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Good to Great-In Business Today?

Are businesses having a difficult time implementing policies that are practical, but are now looked upon as outdated? -Question by the Webmaster.

This continues in the Blog Series:

Fine Tuning Clear Communication – Part 4

We have bypassed posting parts 2 and 3 in this series. Due to the reason it addressed views and techniques that in communicating with some of this website’s audience, they already know, and in a masterful way, use a variety of communication skills. Hence, the particular audience reading this series may desire to move into additional areas at a quicker pace.

In part 1 of Fine Tuning Communications, we covered an illustration about the nicknamed communications van. This was to show/illustrate just how much work is involved at times in order to communicate with one another. It was important to have participation or efforts between both operators. And oh, what a feeling of elation they both experienced when they could not only talk to, but understand one another!

Transition Good to Great-In Business Today?

Shall we proceed to talk about a book addressing what makes successful businesses? What are the communication methods of the leaders? I related some of the contents in this book to others in times past as a conversational piece that the other party happen to bring up. Yes, we do run into ALL sorts of people.

Good to Great by James C. Collins

James Collins explains right in the beginning that an offered payment of 100 million dollars to not write Good to Great would have stopped him from following through with the idea to write it. He states it is due to being a teacher at heart. And yes, it is important to him for not only older ones, but anyone to learn about his findings.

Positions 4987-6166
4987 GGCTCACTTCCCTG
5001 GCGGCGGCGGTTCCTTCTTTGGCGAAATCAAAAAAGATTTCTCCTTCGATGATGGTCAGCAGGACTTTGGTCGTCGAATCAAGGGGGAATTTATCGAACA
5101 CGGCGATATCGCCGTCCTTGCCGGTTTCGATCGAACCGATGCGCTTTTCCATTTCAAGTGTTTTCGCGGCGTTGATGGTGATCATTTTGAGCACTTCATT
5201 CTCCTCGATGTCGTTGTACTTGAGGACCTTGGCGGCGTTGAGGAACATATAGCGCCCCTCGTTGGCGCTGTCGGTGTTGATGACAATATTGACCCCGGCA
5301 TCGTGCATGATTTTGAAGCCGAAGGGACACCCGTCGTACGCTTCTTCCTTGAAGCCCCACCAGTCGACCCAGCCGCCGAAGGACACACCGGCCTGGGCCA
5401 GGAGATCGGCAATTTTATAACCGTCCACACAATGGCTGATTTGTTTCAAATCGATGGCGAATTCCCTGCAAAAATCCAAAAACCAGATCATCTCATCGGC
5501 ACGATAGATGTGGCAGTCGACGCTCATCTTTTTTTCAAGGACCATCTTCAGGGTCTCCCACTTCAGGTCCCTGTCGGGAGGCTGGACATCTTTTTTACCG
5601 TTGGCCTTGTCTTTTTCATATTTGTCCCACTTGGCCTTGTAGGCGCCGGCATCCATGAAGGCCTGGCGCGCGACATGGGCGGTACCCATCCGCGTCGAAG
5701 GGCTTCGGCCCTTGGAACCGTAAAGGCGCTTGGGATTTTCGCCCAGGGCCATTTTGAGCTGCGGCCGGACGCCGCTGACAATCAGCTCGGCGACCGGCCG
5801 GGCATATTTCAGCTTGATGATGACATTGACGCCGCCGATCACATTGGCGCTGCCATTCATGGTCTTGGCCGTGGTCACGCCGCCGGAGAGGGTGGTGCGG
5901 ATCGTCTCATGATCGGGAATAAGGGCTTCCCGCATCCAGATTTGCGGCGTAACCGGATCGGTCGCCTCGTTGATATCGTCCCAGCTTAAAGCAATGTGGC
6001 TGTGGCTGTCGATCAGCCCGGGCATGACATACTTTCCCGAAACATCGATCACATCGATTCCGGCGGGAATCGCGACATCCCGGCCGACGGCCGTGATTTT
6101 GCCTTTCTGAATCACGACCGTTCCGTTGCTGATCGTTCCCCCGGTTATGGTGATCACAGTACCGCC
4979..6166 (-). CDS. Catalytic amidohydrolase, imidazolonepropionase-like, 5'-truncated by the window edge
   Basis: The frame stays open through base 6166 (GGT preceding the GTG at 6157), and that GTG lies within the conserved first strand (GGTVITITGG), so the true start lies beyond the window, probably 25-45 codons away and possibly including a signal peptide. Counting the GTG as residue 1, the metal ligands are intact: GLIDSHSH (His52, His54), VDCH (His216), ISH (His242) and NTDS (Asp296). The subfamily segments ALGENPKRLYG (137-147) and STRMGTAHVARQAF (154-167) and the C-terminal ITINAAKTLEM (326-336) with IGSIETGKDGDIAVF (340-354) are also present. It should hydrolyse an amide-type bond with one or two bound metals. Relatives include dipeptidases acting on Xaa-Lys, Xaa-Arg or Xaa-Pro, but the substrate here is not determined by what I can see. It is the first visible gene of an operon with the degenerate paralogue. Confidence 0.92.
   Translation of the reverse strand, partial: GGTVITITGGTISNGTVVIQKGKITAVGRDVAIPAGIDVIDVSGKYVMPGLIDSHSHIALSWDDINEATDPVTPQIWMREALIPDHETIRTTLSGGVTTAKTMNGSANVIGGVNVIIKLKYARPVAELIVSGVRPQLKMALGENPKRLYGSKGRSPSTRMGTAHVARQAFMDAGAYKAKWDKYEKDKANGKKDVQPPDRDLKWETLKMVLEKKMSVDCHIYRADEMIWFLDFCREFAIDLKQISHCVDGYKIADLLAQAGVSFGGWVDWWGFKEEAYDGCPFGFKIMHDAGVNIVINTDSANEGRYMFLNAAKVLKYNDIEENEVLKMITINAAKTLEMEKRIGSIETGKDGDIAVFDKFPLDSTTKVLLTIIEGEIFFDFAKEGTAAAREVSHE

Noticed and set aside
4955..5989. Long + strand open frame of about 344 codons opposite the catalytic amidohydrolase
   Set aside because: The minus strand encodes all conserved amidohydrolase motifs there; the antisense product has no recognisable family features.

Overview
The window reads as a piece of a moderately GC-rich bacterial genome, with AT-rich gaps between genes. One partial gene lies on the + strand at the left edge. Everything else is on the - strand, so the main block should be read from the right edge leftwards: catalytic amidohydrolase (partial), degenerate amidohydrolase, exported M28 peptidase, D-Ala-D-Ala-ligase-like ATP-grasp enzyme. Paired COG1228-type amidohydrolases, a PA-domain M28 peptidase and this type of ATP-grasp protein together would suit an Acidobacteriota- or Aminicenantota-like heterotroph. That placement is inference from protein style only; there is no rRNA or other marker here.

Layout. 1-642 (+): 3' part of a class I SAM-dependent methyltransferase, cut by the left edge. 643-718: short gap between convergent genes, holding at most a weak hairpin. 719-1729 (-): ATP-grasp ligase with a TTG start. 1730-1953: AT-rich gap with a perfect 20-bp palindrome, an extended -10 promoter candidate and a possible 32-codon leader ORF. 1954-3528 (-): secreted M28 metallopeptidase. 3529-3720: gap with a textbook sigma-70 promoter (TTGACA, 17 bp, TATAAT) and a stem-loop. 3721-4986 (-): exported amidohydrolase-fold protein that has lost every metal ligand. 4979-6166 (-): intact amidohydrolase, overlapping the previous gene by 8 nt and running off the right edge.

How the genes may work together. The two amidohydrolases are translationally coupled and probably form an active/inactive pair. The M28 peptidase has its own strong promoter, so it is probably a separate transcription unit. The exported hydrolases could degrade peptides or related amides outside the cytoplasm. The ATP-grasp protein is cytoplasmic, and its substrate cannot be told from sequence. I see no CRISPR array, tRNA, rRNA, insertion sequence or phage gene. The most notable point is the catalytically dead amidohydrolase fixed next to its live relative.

Perceptive Readers Culture:  Fine Tuning Clear Communications

Early on, James Collins makes an attention getting statement with “Good is the Enemy to Great.” Now the purpose of this blog series is not to make an argument against his findings and business philosophy; it is to relate why at times, from another perspective, he came to such conclusions. You will appreciate why this is not a brow-beating commentary on Good to Great. No, in fact, it is always a practice at this website to give credit, where credit is due. This you have found to be true, have you not? And in this blog series featuring forms of communication for these company leaders, your eyebrows will perk up when reading about James Collins’ experience. What is he communicating in this book? Well, he makes himself very clear.

Another point of note. A lot of his thoughts will be paraphrased, rather than directly quoted. Therefore, the more than 14 year (October 16, 2001) old book will still have its ownership and ability to earn an income RESPECTED. Again, this is just a commentary on specific findings and best practices, if you will. The book is still in print so according to your desire, you can verify any of my paraphrased statements of what James Collins puts forth for consideration.

More on Good to Great- In Business Today? Part 2 In the near future.

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